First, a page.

Walking the High Desert

Karen Withrow

Waterston Walking the High Desert

A new book about the Oregon Desert Trail debuts this month: Walking the High Desert: Encounters with Rural America along the Oregon Desert Trail, written by Ellen Waterston, published by University of Washington Press.

In this book, Waterston, an ONDA member and former high desert rancher, writes of a wild, essentially roadless, starkly beautiful part of the American West.  She embarks on a creative and inquisitive exploration along the 750-mile Oregon Desert Trail, introducing readers to a “trusting, naïve, earnest, stubbly, grumpy old man of a desert.” The book grapples with issues at the forefront of national, if not global, concern: public land use, grazing rights for livestock, protection of sacred Indigenous ground, water rights, and protection of habitat for endangered species.


Western Meadowlark Dawn Chorus

Western Meadowlark Dawn Chorus


Connecting Trails

Connecting Trails

The Oregon Desert Trail ties into two National Recreation Trails: the Fremont National Recreation Trail and Desert Trail.


Ryan “Dirtmonger” Sylva, ODT thru-hiker 2017

Ryan “Dirtmonger” Sylva, ODT thru-hiker 2017

“To me, it’s a thru-hike in an isolated place that promotes a conversation in land management, ethics and usage. Hiking across a vast and remote landscape and having a random and chance encounter with cowboys and hunters to discuss how ‘all of us’ should treat the land, how we all have a responsibility, no matter our political leanings, really showed me the pulse of the people in rural areas, especially here out west.”

Ellen Waterston, author of Walking the High Desert

In this excerpt from Chapter Seven, “Vapor Trails,” Ellen describes encountering the work of a photographer Terri Warpinski, who had taken to walking out onto the playa at Summer Lake and was slowly drawing a line across the gray, brittle, cracked surface of the dried lakebed with black volcanic rocks, while serving as an artist-in-residence at PLAYA.

When I first noticed it, I assumed it was a fence line. That didn’t make sense. Were those footprints? Eventually we learned it was Terri’s creation. Did the line of rocks go to the far shore? Why was Terri doing it? How did she get the rocks there? These musings in and of themselves expanded our relationship with the playa whether we set foot on it or not. A few residents, giving in to their curiosity, walked the Morse code of it as far as it went then turned around and came back; still others kept going to assess the remaining distance to the far shore, which, mirage-like, always remained a mile or so out of reach.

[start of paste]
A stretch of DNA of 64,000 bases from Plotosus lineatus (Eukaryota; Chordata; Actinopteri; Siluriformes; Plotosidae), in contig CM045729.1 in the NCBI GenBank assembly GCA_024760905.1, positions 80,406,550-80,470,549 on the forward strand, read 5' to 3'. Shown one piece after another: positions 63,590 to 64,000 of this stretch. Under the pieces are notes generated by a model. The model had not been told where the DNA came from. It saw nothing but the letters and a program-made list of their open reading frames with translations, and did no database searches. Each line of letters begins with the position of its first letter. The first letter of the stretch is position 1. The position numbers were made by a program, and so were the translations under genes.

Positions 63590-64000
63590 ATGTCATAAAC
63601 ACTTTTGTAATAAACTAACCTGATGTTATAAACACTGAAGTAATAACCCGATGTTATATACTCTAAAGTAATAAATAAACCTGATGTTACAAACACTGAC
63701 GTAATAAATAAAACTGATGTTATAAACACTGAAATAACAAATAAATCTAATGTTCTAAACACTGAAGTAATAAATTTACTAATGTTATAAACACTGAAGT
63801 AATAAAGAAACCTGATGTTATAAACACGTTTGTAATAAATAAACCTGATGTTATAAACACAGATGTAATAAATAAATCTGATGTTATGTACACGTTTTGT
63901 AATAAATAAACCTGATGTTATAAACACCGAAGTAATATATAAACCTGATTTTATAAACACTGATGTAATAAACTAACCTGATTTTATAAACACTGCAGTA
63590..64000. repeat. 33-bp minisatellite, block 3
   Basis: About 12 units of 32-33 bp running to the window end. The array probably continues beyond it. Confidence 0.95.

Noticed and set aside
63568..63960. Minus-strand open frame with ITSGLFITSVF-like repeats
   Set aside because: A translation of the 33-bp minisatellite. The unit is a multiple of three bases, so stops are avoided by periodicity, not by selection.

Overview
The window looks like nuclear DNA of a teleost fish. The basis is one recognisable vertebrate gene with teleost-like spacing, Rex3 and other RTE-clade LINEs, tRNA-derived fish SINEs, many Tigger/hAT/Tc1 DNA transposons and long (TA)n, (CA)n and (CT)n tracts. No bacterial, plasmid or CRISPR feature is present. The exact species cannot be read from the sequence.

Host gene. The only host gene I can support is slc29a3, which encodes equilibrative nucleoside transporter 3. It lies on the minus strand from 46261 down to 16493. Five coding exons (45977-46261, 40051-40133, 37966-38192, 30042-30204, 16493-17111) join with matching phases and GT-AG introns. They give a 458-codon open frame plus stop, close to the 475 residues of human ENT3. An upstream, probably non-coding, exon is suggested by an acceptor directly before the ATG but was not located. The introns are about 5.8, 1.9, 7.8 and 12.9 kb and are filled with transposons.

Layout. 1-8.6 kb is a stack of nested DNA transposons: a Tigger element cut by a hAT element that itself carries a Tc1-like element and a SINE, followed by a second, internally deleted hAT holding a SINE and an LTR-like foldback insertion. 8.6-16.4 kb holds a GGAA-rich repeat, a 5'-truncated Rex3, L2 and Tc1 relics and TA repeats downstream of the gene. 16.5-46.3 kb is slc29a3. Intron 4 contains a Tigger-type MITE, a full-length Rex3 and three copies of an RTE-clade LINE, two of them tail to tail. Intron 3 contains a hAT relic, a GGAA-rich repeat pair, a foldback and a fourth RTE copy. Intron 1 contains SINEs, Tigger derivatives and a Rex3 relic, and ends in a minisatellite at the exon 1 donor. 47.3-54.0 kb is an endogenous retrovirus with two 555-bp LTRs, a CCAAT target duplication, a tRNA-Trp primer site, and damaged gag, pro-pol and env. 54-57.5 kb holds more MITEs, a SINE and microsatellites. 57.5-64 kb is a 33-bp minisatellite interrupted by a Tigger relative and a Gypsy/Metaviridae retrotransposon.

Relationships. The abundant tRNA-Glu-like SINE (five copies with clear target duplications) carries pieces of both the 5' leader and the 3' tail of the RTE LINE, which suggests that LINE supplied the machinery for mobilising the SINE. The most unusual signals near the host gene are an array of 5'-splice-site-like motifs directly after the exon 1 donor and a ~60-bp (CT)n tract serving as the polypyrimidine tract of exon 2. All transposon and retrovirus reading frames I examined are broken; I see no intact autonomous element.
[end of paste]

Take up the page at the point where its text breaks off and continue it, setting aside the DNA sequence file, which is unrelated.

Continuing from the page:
That’s what I did. I walked past where Terri’s trail of rocks ended. I soon found myself running as though afraid, as though I wanted to get it over with, wanted to get to the other shore and then return to the security of the marked trail that had disappeared from view behind me. The absence of the rocks was somehow unsettling to me. No guide. On my own. Unmarked, uncharted, wild out there in the middle of that vast, inscrutable playa. Life’s trail. Maybe a trail is a way of challenging death. Start at the beginning of something, go to the end—and then, instead of stopping (dying), step off into an undefined else. What are each of us leaving and going toward? Maybe too much of what we do in life is taken up by trying to find the right trail, to resolve ourselves and our lives into a discernable pattern and direction and always in denial about the fact that the trail, as we perceive it, has an end. Even better, make that trail one you don’t have to bushwhack, that is already charted. Most of us are happier with a trail than without one. The reassurance of knowing the remaining distance back to home base, of a known trail, makes us brave-ish. Most of us are happier when someone else is with us on that trail rather than all by ourselves. Most of us are happier with mediated wilderness, guided wilderness, the cruise-shipping of wilderness.

The real McCoy requires that we actually know about survival, finding our way, being without contact, being dirty and uncomfortable for more than a few nights, maybe even lost. Maybe the whole point is to get lost from time to time. Maybe “I found the trail!”—the call you shout back to your hiking companion when you have both lost track—couldn’t possibly feel so good without first getting lost.

Here’s to the Oregon Desert Trail. It gives you ample room and opportunity to feel lost because it doesn’t hold your hand. You map your own way. You swim or sink in the sagebrush ocean. You have the freedom to roam, to call your path your own.

excerpt from Walking the High Desert, Encounters with Rural America Along the Oregon Desert Trail by Ellen Waterston, University of Washington Press, June 2020


Ellen Waterston

About the Author

Ellen Waterston’s published works include a collection of essays, Where the Crooked River Rises; a memoir, Then There Was No Mountain; and four poetry titles: Hotel Domilocos, Between Desert Seasons, I Am Madagascar, and Vía Láctea, A Woman of a Certain Age Walks the Camino, which she subsequently converted to a libretto that premiered as a full-length opera.

She founded the Writing Ranch, which offers workshops and retreats for established and emerging writers, and The Nature of Words, a literary arts nonprofit featuring an annual literary festival in Bend, Oregon, and the Waterston Desert Writing Prize, which recognizes nonfiction work examining the role of deserts in the human narrative.

The recipient of numerous awards, fellowships, grants and residencies, Ellen received an honorary Ph.D. by Oregon State University Cascades for her accomplishments as an author, poet and literary arts advocate.

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